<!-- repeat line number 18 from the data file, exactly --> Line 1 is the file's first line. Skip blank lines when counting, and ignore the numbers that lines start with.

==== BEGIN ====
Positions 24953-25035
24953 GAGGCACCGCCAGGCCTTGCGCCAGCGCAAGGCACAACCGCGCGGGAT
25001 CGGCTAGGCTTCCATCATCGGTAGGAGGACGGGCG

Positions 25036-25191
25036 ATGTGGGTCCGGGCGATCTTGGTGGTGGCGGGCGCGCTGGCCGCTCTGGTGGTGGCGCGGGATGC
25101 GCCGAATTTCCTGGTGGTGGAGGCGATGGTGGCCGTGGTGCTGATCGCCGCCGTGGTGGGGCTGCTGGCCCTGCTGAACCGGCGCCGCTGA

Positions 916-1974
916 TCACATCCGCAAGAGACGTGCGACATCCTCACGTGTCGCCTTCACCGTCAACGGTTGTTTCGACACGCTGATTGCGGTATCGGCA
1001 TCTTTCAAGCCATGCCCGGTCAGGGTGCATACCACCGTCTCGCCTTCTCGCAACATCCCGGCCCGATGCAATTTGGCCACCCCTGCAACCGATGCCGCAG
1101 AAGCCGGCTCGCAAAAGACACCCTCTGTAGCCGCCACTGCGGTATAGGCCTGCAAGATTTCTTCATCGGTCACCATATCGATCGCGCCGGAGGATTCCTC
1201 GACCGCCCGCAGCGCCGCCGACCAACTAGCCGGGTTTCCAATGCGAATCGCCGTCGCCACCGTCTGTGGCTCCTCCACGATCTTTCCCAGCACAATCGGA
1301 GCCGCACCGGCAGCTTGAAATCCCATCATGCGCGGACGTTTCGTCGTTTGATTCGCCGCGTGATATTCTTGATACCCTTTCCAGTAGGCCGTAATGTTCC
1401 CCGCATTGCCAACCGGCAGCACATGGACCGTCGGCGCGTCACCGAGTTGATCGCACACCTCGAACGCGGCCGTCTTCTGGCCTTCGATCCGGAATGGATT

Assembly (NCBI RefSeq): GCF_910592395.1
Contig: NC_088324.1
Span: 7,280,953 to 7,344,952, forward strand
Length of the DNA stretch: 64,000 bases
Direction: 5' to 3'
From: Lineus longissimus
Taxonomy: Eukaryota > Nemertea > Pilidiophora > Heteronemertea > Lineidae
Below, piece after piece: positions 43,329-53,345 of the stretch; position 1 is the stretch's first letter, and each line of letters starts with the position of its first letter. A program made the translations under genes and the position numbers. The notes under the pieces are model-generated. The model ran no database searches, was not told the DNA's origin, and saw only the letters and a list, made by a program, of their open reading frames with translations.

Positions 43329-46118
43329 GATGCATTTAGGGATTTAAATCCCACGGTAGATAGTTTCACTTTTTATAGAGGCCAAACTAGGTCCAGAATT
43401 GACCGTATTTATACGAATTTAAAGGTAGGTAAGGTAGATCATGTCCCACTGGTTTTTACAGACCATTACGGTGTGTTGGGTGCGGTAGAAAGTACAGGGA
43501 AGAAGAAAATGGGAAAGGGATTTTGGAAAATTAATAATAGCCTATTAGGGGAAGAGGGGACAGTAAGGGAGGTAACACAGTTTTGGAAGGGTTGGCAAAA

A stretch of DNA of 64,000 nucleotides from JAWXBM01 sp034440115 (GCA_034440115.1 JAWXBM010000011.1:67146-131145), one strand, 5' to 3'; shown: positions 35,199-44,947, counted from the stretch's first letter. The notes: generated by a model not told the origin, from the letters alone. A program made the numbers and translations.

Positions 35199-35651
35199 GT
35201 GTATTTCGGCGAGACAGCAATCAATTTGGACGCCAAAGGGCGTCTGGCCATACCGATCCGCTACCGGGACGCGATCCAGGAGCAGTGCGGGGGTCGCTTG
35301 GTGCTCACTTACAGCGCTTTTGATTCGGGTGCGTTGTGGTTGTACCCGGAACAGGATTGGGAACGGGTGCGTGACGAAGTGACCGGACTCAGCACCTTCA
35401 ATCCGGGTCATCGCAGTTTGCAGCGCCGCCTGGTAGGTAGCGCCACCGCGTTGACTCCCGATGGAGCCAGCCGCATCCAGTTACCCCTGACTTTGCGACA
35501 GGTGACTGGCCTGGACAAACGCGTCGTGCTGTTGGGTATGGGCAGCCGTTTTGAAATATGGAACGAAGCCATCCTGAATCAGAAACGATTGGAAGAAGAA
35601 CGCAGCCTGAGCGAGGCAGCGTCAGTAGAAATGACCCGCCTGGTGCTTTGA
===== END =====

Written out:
Direction: 5' to 3'